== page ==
The feast of Christ the King was first introduced in 1925 by Pope Pius XI, because of his observation that nationalism and secularism were growing ever stronger. Think of that time, when Communism as a political power, and Fascism also, were taking over in nations that had formerly been thought of as part of an unofficial international state called Christendom. Ever since the Napoleonic wars that had torn apart Europe and wasted countless lives, and especially after the insanity of World War I -- seen by just about everyone as the most destructive, senseless and meaningless war in history -- it became obvious that the Church of Jesus Christ had to take a more aggressive posture in proclaiming the light of the Kingdom of God into the darkness of the fallen world. That other churches besides the Roman Catholic Church, many Lutherans and Anglicans, began to celebrate the Feast of Christ of King, was more than a simple gesture of ecumenism. It became a world of violence and arrogant State power, with a magnification of "the insolence of office" beyond anything hitherto seen. To the Socialists of Communism and Fascism in their time, and to every state under Heaven where ideology overwhelms simple truth and justice through the agenda of worldly politics, the Church must dig in her heels and proclaim the message that Christ is King over all the Earth.

Christians live under the authority of the State, but only to a point. The problem with governments is that they do, by their very nature, tend to become too powerful, which is why the United States Constitution was written. It was written to define the power of the Federal Government within prescribed limits and to subject that government to the Rule of Law. It is, as we see, an ongoing battle to keep it subject to Law. And, throughout all history it is always difficult to be free in the sense of the truth that God has revealed, the true meaning of liberty.

In the theological sense, that is in terms of the Word of God, freedom or liberty is the power to obey God with a good conscience. Answering their persecutors among the Sanhedrin (the ruling Council of Elders), and the High Priest, the Apostles were very clear in the Book of Acts:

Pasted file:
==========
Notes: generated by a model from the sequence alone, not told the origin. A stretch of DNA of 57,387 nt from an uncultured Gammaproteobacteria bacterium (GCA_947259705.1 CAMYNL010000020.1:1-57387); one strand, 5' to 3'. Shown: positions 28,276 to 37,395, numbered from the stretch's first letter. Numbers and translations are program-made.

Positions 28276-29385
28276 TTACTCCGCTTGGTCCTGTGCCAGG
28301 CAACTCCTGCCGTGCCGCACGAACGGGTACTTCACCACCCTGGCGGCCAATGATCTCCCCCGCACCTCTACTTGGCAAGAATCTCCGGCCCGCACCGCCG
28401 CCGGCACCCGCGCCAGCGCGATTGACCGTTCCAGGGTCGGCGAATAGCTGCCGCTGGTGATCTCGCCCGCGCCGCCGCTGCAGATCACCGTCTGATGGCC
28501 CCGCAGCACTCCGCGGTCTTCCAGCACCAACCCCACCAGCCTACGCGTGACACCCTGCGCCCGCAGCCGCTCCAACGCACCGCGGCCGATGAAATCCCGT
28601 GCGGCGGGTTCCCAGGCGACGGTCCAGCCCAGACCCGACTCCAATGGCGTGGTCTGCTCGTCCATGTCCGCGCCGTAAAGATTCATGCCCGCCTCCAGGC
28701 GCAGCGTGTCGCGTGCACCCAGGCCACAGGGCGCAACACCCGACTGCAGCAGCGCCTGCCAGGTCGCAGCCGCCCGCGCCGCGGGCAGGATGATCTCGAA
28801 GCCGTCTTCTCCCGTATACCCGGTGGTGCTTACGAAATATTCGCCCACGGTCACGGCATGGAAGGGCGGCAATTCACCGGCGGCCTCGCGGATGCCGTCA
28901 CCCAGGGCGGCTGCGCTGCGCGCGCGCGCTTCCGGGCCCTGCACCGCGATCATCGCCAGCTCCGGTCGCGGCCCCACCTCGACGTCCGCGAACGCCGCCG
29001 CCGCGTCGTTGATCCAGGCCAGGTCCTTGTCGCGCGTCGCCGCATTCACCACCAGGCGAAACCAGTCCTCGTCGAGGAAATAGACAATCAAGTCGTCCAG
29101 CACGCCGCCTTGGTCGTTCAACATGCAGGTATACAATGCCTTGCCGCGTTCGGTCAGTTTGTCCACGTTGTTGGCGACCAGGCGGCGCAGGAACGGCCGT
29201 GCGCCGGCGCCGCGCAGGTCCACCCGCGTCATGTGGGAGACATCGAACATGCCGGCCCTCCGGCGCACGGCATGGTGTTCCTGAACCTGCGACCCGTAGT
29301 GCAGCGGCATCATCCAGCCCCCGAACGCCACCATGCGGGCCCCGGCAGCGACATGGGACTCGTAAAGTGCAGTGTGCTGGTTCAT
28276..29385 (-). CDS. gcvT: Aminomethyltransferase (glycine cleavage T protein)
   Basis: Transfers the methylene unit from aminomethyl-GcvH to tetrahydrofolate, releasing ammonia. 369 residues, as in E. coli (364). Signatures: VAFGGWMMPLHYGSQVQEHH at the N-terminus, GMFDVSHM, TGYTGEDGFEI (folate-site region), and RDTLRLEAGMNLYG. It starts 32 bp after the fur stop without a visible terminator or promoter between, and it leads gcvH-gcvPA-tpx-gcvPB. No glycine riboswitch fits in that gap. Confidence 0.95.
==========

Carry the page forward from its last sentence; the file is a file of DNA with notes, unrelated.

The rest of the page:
"And when they had brought them, they set them before the council: and the high priest asked them, Saying, 'Did not we straitly command you that ye should not teach in this name? and, behold, ye have filled Jerusalem with your doctrine, and intend to bring this man's blood upon us.' Then Peter and the other apostles answered and said, 'We ought to obey Godrather than men.'" (Acts 5:27-29)

The State is not God. Like the Hebrew National kosher Hot Dog company, we answer to a Higher Authority. Earthly rulers can and should see themselves as God's servants who administer justice, keep order and protect the people from harm (Romans 13:1f). When they fulfill this role, it is good. But, the essence of tyranny is for the State to try to take the place of God, and when earthly rulers require individuals to make the sacrifice of laying down and offering up conscience on the altar of Caesar, than they become the Beast from the Book of Revelation.

When Germans obediently murdered Jews, when American soldiers obeyed orders and murdered unarmed Dakota of both sexes and all ages at Wounded Knee, and everywhere in all history where soldiers have allowed unnatural and evil men to turn them into brutes, they received in their hands and foreheads the mark of the Beast. In isolated cases where officers presume to order military chaplains not to pray in the Name of Jesus Christ even when leading services for Christian members of the Armed Forces (as has happened), or when politicians try to pass laws that would require all doctors and hospitals to abort helpless and innocent unborn babies, the obedient ones who lay down their consciences as sacrifices and offerings to the State receive in their hands that work, and in their foreheads that think, the mark of the Beast. No one has the authority to order you to disobey God, or to violate your conscience. God's commandments are absolute, eternal and unchanging. Men's commandments are temporary. We really do answer to a Higher Authority. We answer to Christ the King. Is it any wonder that Christians have had to endure persecution to the death?

The world has armies and weapons, but all we have is the truth.

Jesus answered, My kingdom is not of this world: if my kingdom were of this world, then would my servants fight...Thou sayest that I am a king. To this end was I born, and for this cause came I into the world, that I should bear witness unto the truth. Every one that is of the truth heareth my voice.